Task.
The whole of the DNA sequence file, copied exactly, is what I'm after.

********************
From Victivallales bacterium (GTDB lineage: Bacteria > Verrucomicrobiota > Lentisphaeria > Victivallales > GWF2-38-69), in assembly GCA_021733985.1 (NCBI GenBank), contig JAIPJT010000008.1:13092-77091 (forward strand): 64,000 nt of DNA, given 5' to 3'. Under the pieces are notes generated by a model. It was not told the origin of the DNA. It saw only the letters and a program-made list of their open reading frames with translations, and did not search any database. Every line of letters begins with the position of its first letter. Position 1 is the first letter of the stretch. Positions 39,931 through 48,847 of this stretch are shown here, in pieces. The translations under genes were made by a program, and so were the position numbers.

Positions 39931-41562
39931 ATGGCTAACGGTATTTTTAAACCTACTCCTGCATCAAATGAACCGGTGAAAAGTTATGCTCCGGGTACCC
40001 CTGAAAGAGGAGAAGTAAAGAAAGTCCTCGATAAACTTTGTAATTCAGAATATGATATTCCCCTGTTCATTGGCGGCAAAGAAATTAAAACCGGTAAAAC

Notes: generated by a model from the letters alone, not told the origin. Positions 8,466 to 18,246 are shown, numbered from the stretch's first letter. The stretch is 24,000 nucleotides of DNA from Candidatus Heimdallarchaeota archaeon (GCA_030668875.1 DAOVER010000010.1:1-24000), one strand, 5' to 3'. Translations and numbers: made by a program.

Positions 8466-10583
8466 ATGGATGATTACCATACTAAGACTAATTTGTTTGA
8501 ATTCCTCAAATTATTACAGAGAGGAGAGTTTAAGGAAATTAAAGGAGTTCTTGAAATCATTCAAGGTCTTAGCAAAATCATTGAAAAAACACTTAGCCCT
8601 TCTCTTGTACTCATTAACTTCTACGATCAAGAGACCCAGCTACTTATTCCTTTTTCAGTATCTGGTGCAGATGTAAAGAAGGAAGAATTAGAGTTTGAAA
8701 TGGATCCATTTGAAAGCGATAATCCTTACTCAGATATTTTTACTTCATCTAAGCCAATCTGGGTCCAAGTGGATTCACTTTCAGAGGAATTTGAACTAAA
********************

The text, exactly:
From Victivallales bacterium (GTDB lineage: Bacteria > Verrucomicrobiota > Lentisphaeria > Victivallales > GWF2-38-69), in assembly GCA_021733985.1 (NCBI GenBank), contig JAIPJT010000008.1:13092-77091 (forward strand): 64,000 nt of DNA, given 5' to 3'. Under the pieces are notes generated by a model. It was not told the origin of the DNA. It saw only the letters and a program-made list of their open reading frames with translations, and did not search any database. Every line of letters begins with the position of its first letter. Position 1 is the first letter of the stretch. Positions 39,931 through 48,847 of this stretch are shown here, in pieces. The translations under genes were made by a program, and so were the position numbers.

Positions 39931-41562
39931 ATGGCTAACGGTATTTTTAAACCTACTCCTGCATCAAATGAACCGGTGAAAAGTTATGCTCCGGGTACCC
40001 CTGAAAGAGGAGAAGTAAAGAAAGTCCTCGATAAACTTTGTAATTCAGAATATGATATTCCCCTGTTCATTGGCGGCAAAGAAATTAAAACCGGTAAAAC

Notes: generated by a model from the letters alone, not told the origin. Positions 8,466 to 18,246 are shown, numbered from the stretch's first letter. The stretch is 24,000 nucleotides of DNA from Candidatus Heimdallarchaeota archaeon (GCA_030668875.1 DAOVER010000010.1:1-24000), one strand, 5' to 3'. Translations and numbers: made by a program.

Positions 8466-10583
8466 ATGGATGATTACCATACTAAGACTAATTTGTTTGA
8501 ATTCCTCAAATTATTACAGAGAGGAGAGTTTAAGGAAATTAAAGGAGTTCTTGAAATCATTCAAGGTCTTAGCAAAATCATTGAAAAAACACTTAGCCCT
8601 TCTCTTGTACTCATTAACTTCTACGATCAAGAGACCCAGCTACTTATTCCTTTTTCAGTATCTGGTGCAGATGTAAAGAAGGAAGAATTAGAGTTTGAAA
8701 TGGATCCATTTGAAAGCGATAATCCTTACTCAGATATTTTTACTTCATCTAAGCCAATCTGGGTCCAAGTGGATTCACTTTCAGAGGAATTTGAACTAAA